Getting biomass energy on the government agenda
Before elaborating on GERES experience as ecosystem facilitator and advocate for IB using biomass energy, we shall start by the reasons why we believe biomass energy is a crucial sector to invest in. That's specifically the messages we convene to the government representatives we are working with.
A Valuable & Profitable Sector for the Base of the Pyramid (BoP)
Though mostly informal, the biomass sector has a high economic value and contributes significantly to local employment, either through the value chains related to solid biomass energy (timber, charcoal production and distribution, stoves production and distribution) or by being a necessary input in numerous small economic activities, such as food processing, agro-processing, ceramic and brick making…
Creating Positive Social Impacts & Improving Women’s Safety and Livelihoods
Improved cookstove initiatives have demonstrated their social added value and ability to create positive social impacts, such as developing skill sets, creating employment opportunities, inspiring entrepreneurship and stimulating local markets.
Once you have national governments on board, which role should they play in sustaining their national biomass energy source and how NGOs can help them to endorse this role for the benefit of IB involved in the sector?
As partner of the Clean Stove Initiative (CSI) pilot led by the Word Bank in Central Java and Nusa Tenggara Timur, the Government of Indonesia (GoI) supported IBs engaged in the dissemination of improved and advanced biomass cookstoves through the implementation of an innovative Result Based Financing (RBF) scheme, subsidizing devices passing contextualized laboratory tests, based on a scoring system linked to efficiency and emissions. The cleaner and more efficient the cookstove was, the bigger the subsidy was for the IB, an interesting innovation trigger for the IB.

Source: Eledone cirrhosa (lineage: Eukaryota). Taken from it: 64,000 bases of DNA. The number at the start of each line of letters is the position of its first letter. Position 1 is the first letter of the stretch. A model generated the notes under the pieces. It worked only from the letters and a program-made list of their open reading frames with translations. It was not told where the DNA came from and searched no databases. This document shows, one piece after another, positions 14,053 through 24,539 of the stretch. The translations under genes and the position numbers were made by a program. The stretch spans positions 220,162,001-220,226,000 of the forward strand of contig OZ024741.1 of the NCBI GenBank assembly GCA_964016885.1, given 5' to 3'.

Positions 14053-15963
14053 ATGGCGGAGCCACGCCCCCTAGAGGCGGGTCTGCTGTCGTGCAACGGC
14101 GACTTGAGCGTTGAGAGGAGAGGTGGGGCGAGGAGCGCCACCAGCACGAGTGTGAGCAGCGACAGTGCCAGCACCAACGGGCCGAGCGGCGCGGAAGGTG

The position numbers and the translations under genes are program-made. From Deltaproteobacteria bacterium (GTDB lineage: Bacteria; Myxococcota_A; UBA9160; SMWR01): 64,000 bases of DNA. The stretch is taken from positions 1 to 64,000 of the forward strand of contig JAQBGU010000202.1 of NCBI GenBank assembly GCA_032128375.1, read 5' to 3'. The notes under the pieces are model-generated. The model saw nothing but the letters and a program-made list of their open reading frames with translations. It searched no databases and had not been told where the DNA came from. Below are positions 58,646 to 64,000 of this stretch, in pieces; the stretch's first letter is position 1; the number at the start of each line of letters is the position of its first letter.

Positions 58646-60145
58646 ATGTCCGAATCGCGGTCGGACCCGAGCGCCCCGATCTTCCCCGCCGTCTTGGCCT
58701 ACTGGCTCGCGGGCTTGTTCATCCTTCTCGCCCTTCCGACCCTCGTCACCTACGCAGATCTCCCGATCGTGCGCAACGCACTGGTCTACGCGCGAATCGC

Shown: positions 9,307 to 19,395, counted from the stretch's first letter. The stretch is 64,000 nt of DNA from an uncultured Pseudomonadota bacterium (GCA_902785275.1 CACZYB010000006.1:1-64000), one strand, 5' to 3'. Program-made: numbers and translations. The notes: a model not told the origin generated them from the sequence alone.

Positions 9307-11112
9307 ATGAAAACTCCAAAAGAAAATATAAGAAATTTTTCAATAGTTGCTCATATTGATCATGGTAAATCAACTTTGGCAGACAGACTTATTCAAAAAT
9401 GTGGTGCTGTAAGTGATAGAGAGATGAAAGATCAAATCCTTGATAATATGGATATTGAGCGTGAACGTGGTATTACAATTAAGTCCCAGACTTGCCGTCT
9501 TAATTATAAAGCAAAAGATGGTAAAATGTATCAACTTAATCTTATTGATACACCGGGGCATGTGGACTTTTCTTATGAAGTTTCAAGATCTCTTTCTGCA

As partner INGO, we acted at different level based on our expertise and thanks to the financial support of the Agence Francaise de Développement (AFD) and the World Bank:
- we supported the R&D so that the producers' stoves pass the test ;
- we identified IBs to link them with the small producers of informal sector : we helped them to become the "foster parent" of the producers by training them to ensure the quality control and assurance of the stoves ;
- we built capacities of the local agency in charge of implementing the Monitoring & Verification system linked with the Result Based Financing ;
- we supported the Government of Indonesia in the procurement of the equipment for the national laboratory facility and in the training of the laboratory team.
All CSI stakeholders, included GoI and IBs were regularly kept informed on pilot' progress and consulted for project major adjustment needs. The GoI hired a consultant to assess the pilot and its replicability at larger scale. The achievements were deemed significant enough by the government counterparts to envision a scale-up phase involving domestic cooking energy budget from 2018, with a willingness to align CSI contextualized testing protocol with its Standards National Institute. The endorsement of the TSHE Indonesia label by the GoI and its supports in communicating the program to get IBs on board and raise awareness of the population on cleaner cooking has clearly contributed to the success of the pilot (9700 stoves financed under the RBF) and has been identified as a key aspect to strengthen for the upscale phase.